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12-243MR FOFA - ASIC consults on conflicted remuneration provisions
As part of ASIC’s commitment to consulting on the Future of Financial Advice (FOFA) reforms, we have today released proposed guidance on the conflicted remuneration ban.
Consultation Paper 189 Future of Financial Advice: Conflicted remuneration (CP 189) sets out proposals for guidance about complying with the conflicted remuneration provisions.
The ban on conflicted remuneration includes commissions and volume-based payments in relation to the distribution of and advice about retail investment products. Such products include managed investments, superannuation, platforms and margin loans. There is also a ban on asset-based fees for borrowed amounts.
The ban on conflicted remuneration operates alongside other FOFA reforms including an obligation for advisers to act in the best interests of clients and a requirement for clients to opt-in to renew ongoing fee agreements. The FOFA reforms are intended to better align the interests of financial advisers and their retail clients, and improve the quality of financial advice retail clients receive.
ASIC Commissioner, Peter Kell, said, ‘The ban on conflicted remuneration is a core element of the FOFA reforms so it’s important we get industry feedback on these proposals.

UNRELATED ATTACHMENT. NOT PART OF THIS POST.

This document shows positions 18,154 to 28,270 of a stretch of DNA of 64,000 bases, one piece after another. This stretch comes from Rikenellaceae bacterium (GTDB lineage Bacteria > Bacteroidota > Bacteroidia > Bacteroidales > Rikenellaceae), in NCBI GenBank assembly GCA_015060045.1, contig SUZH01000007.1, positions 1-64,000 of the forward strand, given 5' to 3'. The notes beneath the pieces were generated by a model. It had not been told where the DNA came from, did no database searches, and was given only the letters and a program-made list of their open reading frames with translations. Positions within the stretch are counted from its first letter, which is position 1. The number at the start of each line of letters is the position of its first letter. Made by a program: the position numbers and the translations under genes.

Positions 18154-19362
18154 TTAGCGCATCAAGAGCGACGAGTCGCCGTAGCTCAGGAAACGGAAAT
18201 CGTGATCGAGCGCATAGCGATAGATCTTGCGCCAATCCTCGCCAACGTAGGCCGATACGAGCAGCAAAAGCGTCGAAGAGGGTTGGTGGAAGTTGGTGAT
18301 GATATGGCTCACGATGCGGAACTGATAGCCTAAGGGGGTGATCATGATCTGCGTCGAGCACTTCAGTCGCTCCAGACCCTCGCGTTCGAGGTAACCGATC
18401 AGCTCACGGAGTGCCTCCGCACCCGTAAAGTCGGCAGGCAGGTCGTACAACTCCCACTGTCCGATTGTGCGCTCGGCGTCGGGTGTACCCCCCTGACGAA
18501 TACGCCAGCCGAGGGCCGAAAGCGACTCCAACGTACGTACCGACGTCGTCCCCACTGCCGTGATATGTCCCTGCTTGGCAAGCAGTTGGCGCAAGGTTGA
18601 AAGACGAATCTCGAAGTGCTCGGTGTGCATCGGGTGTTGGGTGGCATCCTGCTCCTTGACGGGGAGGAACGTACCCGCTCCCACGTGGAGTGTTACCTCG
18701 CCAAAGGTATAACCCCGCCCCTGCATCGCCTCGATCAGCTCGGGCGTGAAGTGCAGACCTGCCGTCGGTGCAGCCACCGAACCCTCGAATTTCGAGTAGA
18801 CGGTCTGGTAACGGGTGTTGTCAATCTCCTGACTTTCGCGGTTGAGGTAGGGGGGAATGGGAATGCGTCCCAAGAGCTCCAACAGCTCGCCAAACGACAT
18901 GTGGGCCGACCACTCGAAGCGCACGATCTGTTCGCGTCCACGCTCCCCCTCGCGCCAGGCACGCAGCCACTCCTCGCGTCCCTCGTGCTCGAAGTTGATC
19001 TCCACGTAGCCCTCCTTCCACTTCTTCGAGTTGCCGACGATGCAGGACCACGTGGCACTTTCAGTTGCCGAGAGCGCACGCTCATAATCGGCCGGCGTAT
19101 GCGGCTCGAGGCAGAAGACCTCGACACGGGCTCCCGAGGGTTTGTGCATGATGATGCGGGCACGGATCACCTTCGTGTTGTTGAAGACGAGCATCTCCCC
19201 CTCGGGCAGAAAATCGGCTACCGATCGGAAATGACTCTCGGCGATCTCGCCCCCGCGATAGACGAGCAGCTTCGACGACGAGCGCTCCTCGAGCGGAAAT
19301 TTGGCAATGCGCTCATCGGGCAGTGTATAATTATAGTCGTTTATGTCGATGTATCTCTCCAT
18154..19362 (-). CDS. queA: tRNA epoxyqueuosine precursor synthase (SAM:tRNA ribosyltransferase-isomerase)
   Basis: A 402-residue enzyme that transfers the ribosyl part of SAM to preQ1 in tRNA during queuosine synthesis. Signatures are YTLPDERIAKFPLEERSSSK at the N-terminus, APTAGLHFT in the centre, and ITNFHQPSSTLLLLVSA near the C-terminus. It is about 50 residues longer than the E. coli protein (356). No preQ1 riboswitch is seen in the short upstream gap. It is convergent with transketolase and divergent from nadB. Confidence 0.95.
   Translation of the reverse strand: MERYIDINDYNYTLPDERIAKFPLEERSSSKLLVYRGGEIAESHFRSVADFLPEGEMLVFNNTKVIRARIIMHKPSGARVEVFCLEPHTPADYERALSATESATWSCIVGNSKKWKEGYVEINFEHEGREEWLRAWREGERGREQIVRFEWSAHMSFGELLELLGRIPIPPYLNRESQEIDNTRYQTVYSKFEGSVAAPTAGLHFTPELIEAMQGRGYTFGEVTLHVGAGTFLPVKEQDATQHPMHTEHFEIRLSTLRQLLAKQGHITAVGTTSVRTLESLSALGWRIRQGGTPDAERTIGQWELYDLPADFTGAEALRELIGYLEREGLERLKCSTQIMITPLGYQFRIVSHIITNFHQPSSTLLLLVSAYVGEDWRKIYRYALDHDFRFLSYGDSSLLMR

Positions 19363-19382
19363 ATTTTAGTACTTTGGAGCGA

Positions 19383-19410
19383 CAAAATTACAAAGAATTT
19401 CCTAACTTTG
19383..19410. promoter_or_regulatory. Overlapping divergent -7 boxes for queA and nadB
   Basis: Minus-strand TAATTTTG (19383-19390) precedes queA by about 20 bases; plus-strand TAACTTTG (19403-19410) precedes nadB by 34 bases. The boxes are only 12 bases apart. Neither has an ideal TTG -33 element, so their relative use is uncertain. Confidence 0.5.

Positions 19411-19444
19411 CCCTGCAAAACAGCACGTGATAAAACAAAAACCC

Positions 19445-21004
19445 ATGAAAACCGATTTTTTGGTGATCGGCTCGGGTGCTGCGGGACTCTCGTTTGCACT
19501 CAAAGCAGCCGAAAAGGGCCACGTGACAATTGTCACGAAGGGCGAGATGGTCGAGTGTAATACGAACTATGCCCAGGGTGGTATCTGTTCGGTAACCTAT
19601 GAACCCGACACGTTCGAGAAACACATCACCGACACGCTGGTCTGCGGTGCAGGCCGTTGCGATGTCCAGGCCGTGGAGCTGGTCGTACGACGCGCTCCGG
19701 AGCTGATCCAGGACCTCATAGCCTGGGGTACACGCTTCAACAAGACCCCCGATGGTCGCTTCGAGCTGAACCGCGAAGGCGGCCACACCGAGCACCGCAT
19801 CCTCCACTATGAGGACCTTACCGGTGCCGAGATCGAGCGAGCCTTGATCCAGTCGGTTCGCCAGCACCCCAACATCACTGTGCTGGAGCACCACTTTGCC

‘The purpose of this guidance is to help industry understand the practical operation of these provisions and how ASIC will administer them. In particular, we will focus on the substance of the payment or benefit rather than what it is called – renaming a banned commission something else won’t change its substance. ‘ASIC wants to work through the FOFA changes in a way that helps industry comply, so we encourage feedback on our proposed approach’, Mr Kell said.
Submissions to CP 189 close on 9 November 2012.
The conflicted remuneration provisions are set out in Divisions 4 and 5 of Part 7.7A of the Corporations Act 2001 and commence on 1 July 2013. Australian financial services licensees can choose to comply with these provisions and other FOFA reforms earlier. If they do so, they must register with ASIC.
Further information on ASIC’s implementation of the FOFA reforms, including our proposed guidance on the best interests duty and providing scalable advice, is available on ASIC’s FOFA webpage.